An important part of managing rhino populations for genetic diversity is being able to identify individual animals. While white rhinos tend to remain in family groups, black rhino calves generally only stay with their mothers until the next calf is born. It’s therefore critical to be able to ear-notch them, using notch patterns as a numbering system, before cows and calves are separated. Over time, if ear-notching operations are not possible (whether due to movement restrictions or lack of finance), this can impact the ability to monitor the population, and impair future genetic management of rhino populations at local, national and continental levels.
In Indonesia, efforts to find Sumatran rhinos isolated in the forest and translocate them to breeding facilities have also been put on hold. With fewer than 80 individuals remaining for this species, this project is crucial for their future. As time goes on, it will become more and more urgent to find a way to safely restart the project. In a setback for the Sumatran Rhino Rescue Project, Marcellus Adi, veterinarian and President of AleRT (an Indonesian NGO) and programme manager for a Debt for Nature grant to undertake work in Way Kambas National Park, passed away at the end of April, apparently due to Covid-19. Our sincere condolences to his family and colleagues.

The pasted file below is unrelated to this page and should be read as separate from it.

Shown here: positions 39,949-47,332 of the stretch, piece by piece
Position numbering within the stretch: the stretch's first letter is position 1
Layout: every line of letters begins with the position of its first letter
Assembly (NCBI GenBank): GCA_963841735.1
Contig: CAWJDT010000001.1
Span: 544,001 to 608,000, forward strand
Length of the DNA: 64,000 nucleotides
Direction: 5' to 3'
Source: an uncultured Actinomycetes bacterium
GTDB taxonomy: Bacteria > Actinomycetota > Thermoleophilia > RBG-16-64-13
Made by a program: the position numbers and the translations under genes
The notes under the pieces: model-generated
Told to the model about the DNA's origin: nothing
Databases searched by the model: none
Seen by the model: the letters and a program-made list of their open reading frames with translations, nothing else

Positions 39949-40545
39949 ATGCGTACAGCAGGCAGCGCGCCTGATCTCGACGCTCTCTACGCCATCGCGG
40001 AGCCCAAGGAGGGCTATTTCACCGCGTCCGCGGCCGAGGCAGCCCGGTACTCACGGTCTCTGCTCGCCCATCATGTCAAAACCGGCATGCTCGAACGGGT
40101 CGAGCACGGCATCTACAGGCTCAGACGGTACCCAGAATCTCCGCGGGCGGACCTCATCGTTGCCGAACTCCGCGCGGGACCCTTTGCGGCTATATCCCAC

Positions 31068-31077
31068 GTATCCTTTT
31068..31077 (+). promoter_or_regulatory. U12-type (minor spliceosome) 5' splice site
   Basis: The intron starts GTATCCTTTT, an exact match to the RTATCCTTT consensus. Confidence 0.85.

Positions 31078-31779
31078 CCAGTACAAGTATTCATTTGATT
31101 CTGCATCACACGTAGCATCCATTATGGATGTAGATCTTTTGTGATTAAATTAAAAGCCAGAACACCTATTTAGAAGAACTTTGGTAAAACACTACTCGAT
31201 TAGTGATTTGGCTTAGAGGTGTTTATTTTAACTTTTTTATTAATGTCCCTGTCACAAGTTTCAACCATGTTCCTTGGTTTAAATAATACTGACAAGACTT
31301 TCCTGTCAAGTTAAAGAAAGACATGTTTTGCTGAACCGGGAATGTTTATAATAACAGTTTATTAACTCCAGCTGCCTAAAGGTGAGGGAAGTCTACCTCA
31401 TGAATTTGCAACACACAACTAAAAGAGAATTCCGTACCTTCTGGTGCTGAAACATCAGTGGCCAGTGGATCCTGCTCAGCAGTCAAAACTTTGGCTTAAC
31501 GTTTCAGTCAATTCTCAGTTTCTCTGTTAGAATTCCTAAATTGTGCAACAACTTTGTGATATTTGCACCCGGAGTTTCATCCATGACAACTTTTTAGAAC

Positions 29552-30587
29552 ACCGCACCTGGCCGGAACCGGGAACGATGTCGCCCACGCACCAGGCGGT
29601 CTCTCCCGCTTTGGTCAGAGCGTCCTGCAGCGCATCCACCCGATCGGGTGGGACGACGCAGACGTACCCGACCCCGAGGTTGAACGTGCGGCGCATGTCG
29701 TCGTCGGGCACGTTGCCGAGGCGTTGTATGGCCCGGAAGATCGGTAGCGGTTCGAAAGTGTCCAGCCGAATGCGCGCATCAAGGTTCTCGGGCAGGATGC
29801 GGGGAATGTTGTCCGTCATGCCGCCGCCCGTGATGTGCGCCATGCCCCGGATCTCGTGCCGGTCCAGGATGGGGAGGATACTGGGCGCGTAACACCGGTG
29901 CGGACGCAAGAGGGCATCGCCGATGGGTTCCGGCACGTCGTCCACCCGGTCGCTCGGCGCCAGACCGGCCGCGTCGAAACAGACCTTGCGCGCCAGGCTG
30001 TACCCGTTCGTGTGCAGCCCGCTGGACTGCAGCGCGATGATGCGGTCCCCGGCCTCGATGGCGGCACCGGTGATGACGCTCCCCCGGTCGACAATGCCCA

Stopping illegal markets
Immediately after the outbreak began, there were many reports about rhino horn and the spread of Covid-19. Rhino horn was not (and could not be, due to its biological characteristics) the source of the outbreak. However, the virus and the belief that it originated from species involved in wildlife trade, has shone a spotlight on wildlife trade around the world.
There have been calls for total bans on wildlife trade and a range of announcements made by different governments. China has implemented a ban on the consumption of certain wildlife species (i.e. as food), but it remains to be seen whether this ban will be made permanent and extended to other sectors, such as medicine. Viet Nam is in the process of enacting a similar ban. Rhino horn is in demand in China and Viet Nam primarily as a symbol of wealth and status, and is also used within Traditional Chinese Medicine. A ban on wildlife consumption (i.e. as food) in these countries does not, therefore, affect the illegal trade in rhino horn.